Kasukuwere orders struggling Bulawayo to pay for government probe into property deal


Cash-strapped Bulawayo City Council (BCC) was forced to fund the cost of a government investigation into alleged mishandling of a $60 million property development in the city, latest council minutes show.

BCC last year awarded South African civil engineering firm, Terracorta, a contract to develop a transport hub and shopping mall at Basch Street Terminus, popularly known as Egodini.

The project, valued at $60 million, is on a build, operate and transfer basis and will come at no cost to council, officials say. The city will ultimately own it once Terracotta has recouped its investment.

However, following the signing of the agreement last year, squabbles over the project began and recently, Local Government Minister Savior Kasukuwere dispatched a team to look into alleged mishandling of contracts and tender procedures as well as improper allocation of stands to councilors.

According to the latest council minutes, acting town clerk Sikhangezile Zhou reported on May 4, 2016, that council was ordered to meet the cost of the investigation which commenced its work on May 3.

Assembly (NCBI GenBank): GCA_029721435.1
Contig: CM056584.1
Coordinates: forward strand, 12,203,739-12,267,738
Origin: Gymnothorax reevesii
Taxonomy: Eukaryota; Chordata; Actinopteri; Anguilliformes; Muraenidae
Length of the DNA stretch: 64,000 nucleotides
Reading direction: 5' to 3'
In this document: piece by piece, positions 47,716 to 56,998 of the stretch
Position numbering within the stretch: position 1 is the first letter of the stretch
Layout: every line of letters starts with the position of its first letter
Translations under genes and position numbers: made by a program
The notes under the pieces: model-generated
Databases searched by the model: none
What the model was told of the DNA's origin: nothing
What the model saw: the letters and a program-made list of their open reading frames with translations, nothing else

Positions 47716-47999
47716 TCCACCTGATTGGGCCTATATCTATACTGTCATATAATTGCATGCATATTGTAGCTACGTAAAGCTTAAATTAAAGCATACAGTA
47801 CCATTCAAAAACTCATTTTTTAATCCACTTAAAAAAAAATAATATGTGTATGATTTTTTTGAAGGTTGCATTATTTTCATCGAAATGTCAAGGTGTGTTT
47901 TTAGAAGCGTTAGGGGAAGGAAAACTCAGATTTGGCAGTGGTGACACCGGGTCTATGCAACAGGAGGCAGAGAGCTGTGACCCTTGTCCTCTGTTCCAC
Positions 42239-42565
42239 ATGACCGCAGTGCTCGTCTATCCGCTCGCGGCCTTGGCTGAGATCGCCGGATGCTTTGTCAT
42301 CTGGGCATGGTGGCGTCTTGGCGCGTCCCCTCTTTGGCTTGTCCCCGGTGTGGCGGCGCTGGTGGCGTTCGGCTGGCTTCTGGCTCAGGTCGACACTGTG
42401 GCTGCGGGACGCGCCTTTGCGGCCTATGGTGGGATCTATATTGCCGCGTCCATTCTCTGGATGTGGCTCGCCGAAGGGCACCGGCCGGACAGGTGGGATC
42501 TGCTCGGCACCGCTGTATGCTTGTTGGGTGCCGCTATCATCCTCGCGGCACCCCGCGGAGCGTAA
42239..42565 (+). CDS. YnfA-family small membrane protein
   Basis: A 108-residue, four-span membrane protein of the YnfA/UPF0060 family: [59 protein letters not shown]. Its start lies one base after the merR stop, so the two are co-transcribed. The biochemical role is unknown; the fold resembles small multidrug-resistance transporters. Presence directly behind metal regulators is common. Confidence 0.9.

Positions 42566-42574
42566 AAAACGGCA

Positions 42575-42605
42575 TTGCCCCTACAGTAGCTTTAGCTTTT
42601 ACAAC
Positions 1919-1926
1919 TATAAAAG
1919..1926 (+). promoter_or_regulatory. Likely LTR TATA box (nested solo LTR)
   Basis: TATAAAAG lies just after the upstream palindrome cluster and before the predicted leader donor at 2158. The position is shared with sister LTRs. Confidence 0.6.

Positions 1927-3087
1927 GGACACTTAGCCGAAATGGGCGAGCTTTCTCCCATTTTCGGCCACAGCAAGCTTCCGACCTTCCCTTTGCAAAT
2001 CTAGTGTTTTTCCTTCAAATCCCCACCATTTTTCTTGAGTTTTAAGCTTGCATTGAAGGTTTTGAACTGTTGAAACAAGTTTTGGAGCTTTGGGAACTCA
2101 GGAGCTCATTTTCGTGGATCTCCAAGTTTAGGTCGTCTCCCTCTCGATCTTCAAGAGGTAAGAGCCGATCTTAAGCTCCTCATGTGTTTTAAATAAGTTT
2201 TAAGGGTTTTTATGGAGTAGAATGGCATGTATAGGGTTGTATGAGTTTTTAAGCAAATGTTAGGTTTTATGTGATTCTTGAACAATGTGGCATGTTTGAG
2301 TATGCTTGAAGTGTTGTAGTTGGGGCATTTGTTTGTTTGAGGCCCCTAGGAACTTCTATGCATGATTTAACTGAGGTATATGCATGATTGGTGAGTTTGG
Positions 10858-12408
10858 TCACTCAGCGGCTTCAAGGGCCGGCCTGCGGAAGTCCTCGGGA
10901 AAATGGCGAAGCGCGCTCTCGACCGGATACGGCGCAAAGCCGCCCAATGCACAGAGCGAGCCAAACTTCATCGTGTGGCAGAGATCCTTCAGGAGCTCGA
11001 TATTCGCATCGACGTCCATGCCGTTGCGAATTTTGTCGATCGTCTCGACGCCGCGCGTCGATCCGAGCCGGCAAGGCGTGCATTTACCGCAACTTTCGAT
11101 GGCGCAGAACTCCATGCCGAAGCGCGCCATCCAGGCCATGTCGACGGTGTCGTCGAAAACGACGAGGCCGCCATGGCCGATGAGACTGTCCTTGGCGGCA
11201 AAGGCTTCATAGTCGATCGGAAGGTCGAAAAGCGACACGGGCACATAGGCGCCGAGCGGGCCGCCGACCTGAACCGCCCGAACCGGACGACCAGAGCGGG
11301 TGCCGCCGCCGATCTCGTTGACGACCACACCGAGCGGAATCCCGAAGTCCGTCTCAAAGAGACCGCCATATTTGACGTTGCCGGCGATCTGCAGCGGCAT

In accordance with government rates, Zhou said each officer would be paid an unproved allowance of $75 per day for the 14-day stay in Bulawayo.

“Council was also required to pay (an additional) $2 000 to the chairperson and $1 500 to each member of the committee. This added to a total of $18 350 for the entire investigation. The government vehicles used by the investigators were also to be fuelled by council,” Zhou reported.

While the council accepted that this was a ministerial directive, councillors were concerned that BCC had to fund the investigation at a time when it was facing a financial crisis.

BCC owes its creditors more than $122 million and is struggling to settle the debt.-The Source


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Charles Rukuni
The Insider is a political and business bulletin about Zimbabwe, edited by Charles Rukuni. Founded in 1990, it was a printed 12-page subscription only newsletter until 2003 when Zimbabwe's hyper-inflation made it impossible to continue printing.


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